Hidden treasure: the Oriental room

Every château has its own hidden treasure, and Villandry’s is tied to the East, with its large ceiling and airs of a Moorish palace. The Oriental room is topped with a Mudéjar-style cupola that adds exotic marquetry to the room’s charm.

Visitors cross the rooms on the ground floor amid French decor until, all of a sudden, they arrive at the end of the North-East wing and are surprised to discover an Oriental room! This room owes its magnificence to the Mudéjar-style ceiling, which is typical of Hispano-Moorish art. This coffered cupola came from the Ducal Palace of Maqueda, built in in the 15th century in Toledo. It was dismantled in 1905, and Joachim Carvallo purchased a section of the ceiling. It is composed of 3,600 wooden pieces and it took a year of labour to put it back together at Villandry. The ceiling was crafted by Moorish craftsmen for Spanish Catholic clients, and the combination of scallop shells, Franciscan ropes and eight-pointed Arabic stars is evidence of the syncretism at the time.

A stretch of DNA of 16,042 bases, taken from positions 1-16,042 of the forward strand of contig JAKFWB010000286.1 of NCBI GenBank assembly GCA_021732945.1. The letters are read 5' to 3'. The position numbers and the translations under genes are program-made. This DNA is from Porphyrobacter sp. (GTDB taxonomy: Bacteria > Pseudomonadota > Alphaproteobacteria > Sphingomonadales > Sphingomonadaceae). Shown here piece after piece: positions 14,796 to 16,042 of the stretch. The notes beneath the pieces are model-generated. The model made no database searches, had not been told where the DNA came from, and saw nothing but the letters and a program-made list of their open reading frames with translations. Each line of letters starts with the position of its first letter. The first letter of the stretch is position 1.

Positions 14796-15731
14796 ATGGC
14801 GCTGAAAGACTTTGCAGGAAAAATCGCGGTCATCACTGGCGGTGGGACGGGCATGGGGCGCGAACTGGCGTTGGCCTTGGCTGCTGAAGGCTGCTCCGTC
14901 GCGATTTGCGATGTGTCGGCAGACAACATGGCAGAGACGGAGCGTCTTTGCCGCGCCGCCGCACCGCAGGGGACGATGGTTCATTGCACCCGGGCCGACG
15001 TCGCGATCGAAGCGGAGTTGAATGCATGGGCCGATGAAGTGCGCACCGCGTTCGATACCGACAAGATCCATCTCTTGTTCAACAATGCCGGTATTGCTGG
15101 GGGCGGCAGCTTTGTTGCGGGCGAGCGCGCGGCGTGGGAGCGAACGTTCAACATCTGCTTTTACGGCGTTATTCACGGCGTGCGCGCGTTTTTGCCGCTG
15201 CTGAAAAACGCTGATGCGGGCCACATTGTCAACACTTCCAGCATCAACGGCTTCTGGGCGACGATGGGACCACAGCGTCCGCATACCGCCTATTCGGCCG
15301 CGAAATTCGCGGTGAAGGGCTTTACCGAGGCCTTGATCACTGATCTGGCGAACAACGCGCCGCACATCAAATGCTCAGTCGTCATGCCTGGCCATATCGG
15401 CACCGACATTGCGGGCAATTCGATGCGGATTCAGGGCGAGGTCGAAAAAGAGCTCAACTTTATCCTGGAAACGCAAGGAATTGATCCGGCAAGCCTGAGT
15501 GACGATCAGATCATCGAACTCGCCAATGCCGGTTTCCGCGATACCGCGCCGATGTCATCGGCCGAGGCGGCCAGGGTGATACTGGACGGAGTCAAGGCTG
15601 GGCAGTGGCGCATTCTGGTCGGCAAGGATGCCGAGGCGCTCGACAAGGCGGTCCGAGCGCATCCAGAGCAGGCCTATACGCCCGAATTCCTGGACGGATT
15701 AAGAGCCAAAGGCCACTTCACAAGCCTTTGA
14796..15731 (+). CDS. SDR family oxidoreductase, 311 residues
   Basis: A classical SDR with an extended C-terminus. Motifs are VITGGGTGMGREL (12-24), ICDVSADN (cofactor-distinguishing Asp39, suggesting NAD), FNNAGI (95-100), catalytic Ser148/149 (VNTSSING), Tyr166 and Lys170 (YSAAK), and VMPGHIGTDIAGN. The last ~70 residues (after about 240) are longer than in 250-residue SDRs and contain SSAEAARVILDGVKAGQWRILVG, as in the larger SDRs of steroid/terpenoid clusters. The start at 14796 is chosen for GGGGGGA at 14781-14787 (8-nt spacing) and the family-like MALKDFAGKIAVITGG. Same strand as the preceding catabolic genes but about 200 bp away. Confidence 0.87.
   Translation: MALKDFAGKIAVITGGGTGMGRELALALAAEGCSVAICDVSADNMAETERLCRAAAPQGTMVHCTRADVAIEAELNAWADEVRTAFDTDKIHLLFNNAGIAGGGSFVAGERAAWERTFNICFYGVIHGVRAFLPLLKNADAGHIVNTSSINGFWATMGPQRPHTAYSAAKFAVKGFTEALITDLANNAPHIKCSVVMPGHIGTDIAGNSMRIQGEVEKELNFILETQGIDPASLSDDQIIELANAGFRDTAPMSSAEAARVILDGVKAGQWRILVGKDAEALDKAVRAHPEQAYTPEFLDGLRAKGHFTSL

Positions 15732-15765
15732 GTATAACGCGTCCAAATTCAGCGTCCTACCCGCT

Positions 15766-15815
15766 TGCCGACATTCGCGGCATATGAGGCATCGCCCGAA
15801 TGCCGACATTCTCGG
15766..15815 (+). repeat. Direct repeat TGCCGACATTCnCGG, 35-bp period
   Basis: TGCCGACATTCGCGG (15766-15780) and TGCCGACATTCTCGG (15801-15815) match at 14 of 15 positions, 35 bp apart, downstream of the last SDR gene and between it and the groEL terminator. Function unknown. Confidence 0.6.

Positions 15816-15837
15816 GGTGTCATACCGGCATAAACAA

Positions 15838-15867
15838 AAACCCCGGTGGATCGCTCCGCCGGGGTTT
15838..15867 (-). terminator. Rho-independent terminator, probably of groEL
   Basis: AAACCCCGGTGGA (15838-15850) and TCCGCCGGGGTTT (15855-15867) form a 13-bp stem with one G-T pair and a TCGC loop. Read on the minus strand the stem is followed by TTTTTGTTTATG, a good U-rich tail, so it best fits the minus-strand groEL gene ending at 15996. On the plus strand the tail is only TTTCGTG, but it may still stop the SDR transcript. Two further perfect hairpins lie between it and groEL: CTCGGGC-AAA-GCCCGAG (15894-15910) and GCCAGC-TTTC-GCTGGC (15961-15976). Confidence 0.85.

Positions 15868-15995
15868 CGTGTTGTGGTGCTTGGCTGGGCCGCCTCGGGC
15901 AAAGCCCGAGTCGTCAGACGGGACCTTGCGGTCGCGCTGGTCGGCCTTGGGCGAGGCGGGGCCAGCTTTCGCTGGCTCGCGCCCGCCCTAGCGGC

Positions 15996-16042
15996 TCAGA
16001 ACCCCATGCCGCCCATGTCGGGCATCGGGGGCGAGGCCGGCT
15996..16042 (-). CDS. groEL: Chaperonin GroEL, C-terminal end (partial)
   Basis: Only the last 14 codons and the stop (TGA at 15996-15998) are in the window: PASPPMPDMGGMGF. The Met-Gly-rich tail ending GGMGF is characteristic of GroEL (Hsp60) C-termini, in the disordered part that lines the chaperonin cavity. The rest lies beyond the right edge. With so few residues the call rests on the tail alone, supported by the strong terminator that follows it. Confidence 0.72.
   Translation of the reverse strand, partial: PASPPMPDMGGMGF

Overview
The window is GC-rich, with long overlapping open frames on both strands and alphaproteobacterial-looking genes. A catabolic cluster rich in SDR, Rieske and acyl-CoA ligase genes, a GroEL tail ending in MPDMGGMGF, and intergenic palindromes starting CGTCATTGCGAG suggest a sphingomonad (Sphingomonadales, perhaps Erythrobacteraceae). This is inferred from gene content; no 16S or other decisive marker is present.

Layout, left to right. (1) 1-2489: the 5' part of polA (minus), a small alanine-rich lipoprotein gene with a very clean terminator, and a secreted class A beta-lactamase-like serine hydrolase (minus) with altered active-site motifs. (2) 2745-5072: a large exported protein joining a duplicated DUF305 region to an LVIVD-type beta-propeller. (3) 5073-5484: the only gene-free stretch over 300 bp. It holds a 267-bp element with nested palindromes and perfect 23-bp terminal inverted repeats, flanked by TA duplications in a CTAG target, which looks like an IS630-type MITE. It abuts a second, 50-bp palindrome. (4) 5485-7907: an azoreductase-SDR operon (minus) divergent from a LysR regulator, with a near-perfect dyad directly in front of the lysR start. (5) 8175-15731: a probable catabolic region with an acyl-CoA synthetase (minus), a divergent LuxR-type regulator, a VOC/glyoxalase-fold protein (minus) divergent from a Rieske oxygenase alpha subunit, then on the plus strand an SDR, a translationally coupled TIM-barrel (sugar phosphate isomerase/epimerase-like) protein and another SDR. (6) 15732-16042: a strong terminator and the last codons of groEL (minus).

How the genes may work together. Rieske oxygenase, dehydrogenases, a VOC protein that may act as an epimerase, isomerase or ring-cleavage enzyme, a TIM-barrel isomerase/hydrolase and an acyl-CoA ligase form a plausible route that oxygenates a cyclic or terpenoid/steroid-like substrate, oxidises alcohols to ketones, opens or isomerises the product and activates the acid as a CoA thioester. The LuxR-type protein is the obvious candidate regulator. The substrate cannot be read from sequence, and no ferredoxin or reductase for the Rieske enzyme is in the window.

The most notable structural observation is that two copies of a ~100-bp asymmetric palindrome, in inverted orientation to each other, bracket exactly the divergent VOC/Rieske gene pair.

This small wonder is highlighted by the bareness of the room which only displays paintings that belonged to the Marquis of Castellane. These paintings depict four scenes of everyday life in the Ottoman Empire, which is modern-day Turkey, and are a reminder of the Marquis of Castellane’s diplomatic work as a French ambassador to the Sultan under Louis XV
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